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Iowa Post-mortem: The Good, the Bad, and the Gone

While the parties did not have much choice about including Iowa and New Hampshire in the window of early states, the theory behind the early states is that all four are small enough and different enough to help narrow the field.   While winning is nice, the real goals of the campaigns are:  1) to seem viable enough that supporters (both voters and donors) don’t go looking elsewhere; and 2) to meet targets for delegates.  Candidates who are unable to show signs of life quickly find that their campaigns have no life.

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GOP Delegate Counts

 CruzTrumpRubioCarsonBushFiorinaKasich
Iowa8773111
Total8773111

(Note: Does not show 1 delegate for Paul and 1 for Huckabee, who have both suspended their campaigns).

The GOP delegate count is already a bit of a mess, with 30 delegates supposedly to be allocated, but all sources are showing 27. (The 3 “superdelegates” are supposed to be bound by the caucus results).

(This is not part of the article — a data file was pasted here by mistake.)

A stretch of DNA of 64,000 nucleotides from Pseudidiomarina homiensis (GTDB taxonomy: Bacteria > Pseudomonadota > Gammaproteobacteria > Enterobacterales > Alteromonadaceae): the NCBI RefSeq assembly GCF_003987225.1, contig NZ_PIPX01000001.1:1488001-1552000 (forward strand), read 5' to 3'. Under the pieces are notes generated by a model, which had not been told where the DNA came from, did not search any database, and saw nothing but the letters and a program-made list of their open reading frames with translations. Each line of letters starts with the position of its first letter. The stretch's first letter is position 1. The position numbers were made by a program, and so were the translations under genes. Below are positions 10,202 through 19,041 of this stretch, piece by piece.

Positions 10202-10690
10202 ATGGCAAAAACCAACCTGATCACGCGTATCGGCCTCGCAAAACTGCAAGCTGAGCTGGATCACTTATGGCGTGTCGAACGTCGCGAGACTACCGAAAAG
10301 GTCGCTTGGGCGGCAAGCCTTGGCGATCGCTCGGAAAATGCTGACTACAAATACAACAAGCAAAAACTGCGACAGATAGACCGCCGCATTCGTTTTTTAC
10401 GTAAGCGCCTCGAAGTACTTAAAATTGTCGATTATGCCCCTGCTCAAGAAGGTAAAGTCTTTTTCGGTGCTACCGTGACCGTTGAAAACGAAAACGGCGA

Update: The Iowa GOP has released the official delegate counts, and this post has been updated.

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Democratic Delegate Count

 Pledged DelegatesSuperdelegatesTotal
ClintonSandersClintonSandersClintonSanders
Iowa2321602921
Total2321602921

(Pledged delegate counts from Green Papers, Superdelegates from Politico (for now))

GOP numbers will follow later this week.

 

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On to New Hampshire

So the caucuses are over and it’s off to New Hampshire for the whole crew, less those who are done. On the Democratic side, O’Malley wasn’t really a contender this cycle, and neither Clinton nor Sanders needs to change to run in the Granite State. As an aside, when people run and lose, they have a much better chance when they run again: Marty, we hardly knew ye’ but we’ll be looking forward to you in 8 years.

It seems that Bernie will win New Hampshire, but there have been other races where someone was a foregone conclusion, and it didn’t work out. Still, the state is very favourable to him, he’s got a great organization on the ground, he’s well known, and the primary process is much easier than the incredibly anti-democratic (small d) system.